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Florida Criminal Defense Law Blog

Almost 300 people arrested in Florida opioid sweep

In late August, Drug Enforcement Administration agents conducted a series of drug raids across Florida, resulting in the arrests of almost 300 people. The raids, which were dubbed "Operation Cazador," targeted doctors and pharmacies that allegedly played a role in America's opioid crisis.

According to the DEA, agents seized around 600 pounds of illegal drugs, including over 200,000 opioid pills, during the operation. They also confiscated 35 weapons and assets totaling around $3.3 million. One of those arrested in the raids was a pharmacist who was allegedly dealing opioids out of her pharmacy in Ormond Beach. She was already awaiting trial on similar charges and had lost her license. Another of those arrested was the manager of a Winter Garden convenience store who was allegedly operating a heroin and cocaine ring on the property. Drugs from the store have been tied to several overdose deaths.

Florida teacher facing drug possession charges

A Florida middle school teacher faces an uncertain future after being taken into custody on drug charges during the early morning hours of July 29. An Escambia County official said that the 44-year-old woman has been suspended with pay. The outcome of a Florida Department of Education investigation will determine whether she retains her teaching certificate. She has been charged with marijuana and cocaine possession and possession of a Schedule III controlled substance without a prescription.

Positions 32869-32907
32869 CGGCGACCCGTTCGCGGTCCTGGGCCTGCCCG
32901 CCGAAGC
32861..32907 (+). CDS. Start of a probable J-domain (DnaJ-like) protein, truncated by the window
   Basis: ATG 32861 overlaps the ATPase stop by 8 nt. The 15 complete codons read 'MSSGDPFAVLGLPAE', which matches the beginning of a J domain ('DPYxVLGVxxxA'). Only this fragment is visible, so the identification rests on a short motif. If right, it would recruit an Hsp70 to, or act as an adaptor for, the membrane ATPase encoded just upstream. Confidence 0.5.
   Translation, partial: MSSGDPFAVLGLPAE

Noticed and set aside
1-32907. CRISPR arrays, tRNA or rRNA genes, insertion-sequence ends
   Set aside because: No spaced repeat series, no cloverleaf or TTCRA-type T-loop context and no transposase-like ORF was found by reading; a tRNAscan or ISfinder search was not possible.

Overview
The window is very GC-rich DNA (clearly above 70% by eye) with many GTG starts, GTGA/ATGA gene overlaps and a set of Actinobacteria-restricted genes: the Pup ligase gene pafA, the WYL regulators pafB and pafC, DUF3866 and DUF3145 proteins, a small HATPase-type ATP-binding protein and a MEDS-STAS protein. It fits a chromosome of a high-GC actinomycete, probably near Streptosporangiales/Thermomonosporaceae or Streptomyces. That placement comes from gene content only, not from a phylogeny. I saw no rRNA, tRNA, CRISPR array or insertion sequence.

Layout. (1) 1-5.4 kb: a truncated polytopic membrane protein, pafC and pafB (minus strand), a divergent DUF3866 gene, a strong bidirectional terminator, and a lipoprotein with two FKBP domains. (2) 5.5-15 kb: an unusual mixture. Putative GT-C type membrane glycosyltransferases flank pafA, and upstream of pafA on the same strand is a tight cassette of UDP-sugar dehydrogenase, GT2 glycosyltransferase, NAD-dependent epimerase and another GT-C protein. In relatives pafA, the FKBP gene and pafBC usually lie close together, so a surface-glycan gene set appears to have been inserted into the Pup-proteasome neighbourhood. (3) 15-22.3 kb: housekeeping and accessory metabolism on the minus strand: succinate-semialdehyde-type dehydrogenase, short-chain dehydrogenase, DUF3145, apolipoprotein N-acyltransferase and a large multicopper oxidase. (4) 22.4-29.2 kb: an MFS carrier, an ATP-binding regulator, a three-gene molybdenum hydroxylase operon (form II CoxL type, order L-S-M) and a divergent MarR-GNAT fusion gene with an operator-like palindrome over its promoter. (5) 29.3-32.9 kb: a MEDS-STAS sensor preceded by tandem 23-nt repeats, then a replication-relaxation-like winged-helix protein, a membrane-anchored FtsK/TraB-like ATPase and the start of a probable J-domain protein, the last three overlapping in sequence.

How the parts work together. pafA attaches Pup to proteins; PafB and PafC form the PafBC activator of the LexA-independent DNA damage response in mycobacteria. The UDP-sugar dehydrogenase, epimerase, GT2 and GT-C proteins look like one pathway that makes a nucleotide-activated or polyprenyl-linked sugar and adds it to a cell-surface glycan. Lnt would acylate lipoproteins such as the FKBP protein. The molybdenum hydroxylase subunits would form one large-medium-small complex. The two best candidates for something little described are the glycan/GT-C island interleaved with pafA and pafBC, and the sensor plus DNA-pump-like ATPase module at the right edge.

According to the Escambia County Sheriff's Office, the woman's silver SUV was pulled over by deputies on Kipling Street in Ferry Pass for an expired tag at approximately 1:00 a.m. During the traffic stop, deputies say they observed narcotics in plain view inside the SUV. They also say they discovered that the woman behind the wheel was driving with an expired driver's license.

Do you understand what Florida considers assault or battery?

If you recently got into a verbal or physical altercation with another person, you might wind up surprised to find out they want to press charges. Perhaps it was simply an aggressive social altercation in which nothing really occurred. It's also possible that you both wound up hurt because of the fight, and you assumed that you both shared responsibility.

If you find yourself facing assault or battery charges after a hostile social interaction or physical fight, you have the right to defend yourself. Familiarizing yourself with the laws in Florida about assault and battery can help you determine if the charges in your case make sense and how best to defend yourself against them.